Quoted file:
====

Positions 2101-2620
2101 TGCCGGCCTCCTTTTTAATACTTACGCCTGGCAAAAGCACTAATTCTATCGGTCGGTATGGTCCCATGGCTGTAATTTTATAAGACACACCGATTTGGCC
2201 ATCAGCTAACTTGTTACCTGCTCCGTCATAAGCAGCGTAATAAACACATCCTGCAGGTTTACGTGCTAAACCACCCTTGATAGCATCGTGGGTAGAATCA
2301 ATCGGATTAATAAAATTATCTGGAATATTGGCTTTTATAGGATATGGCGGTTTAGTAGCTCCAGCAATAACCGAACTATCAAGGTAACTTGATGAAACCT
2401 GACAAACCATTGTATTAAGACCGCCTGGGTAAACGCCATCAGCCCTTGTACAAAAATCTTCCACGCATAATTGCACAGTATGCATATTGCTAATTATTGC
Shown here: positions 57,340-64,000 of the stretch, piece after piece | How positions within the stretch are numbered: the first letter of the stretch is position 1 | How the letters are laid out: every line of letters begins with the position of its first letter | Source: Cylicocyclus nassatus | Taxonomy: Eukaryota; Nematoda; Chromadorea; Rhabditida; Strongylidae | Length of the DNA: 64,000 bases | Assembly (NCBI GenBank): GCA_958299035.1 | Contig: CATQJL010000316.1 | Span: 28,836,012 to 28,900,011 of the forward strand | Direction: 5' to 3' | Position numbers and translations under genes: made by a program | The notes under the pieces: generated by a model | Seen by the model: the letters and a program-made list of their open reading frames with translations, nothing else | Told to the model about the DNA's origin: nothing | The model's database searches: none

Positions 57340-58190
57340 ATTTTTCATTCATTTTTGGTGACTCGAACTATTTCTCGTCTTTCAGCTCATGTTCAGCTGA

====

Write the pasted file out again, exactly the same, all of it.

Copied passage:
Positions 2101-2620
2101 TGCCGGCCTCCTTTTTAATACTTACGCCTGGCAAAAGCACTAATTCTATCGGTCGGTATGGTCCCATGGCTGTAATTTTATAAGACACACCGATTTGGCC
2201 ATCAGCTAACTTGTTACCTGCTCCGTCATAAGCAGCGTAATAAACACATCCTGCAGGTTTACGTGCTAAACCACCCTTGATAGCATCGTGGGTAGAATCA
2301 ATCGGATTAATAAAATTATCTGGAATATTGGCTTTTATAGGATATGGCGGTTTAGTAGCTCCAGCAATAACCGAACTATCAAGGTAACTTGATGAAACCT
2401 GACAAACCATTGTATTAAGACCGCCTGGGTAAACGCCATCAGCCCTTGTACAAAAATCTTCCACGCATAATTGCACAGTATGCATATTGCTAATTATTGC
Shown here: positions 57,340-64,000 of the stretch, piece after piece | How positions within the stretch are numbered: the first letter of the stretch is position 1 | How the letters are laid out: every line of letters begins with the position of its first letter | Source: Cylicocyclus nassatus | Taxonomy: Eukaryota; Nematoda; Chromadorea; Rhabditida; Strongylidae | Length of the DNA: 64,000 bases | Assembly (NCBI GenBank): GCA_958299035.1 | Contig: CATQJL010000316.1 | Span: 28,836,012 to 28,900,011 of the forward strand | Direction: 5' to 3' | Position numbers and translations under genes: made by a program | The notes under the pieces: generated by a model | Seen by the model: the letters and a program-made list of their open reading frames with translations, nothing else | Told to the model about the DNA's origin: nothing | The model's database searches: none

Positions 57340-58190
57340 ATTTTTCATTCATTTTTGGTGACTCGAACTATTTCTCGTCTTTCAGCTCATGTTCAGCTGA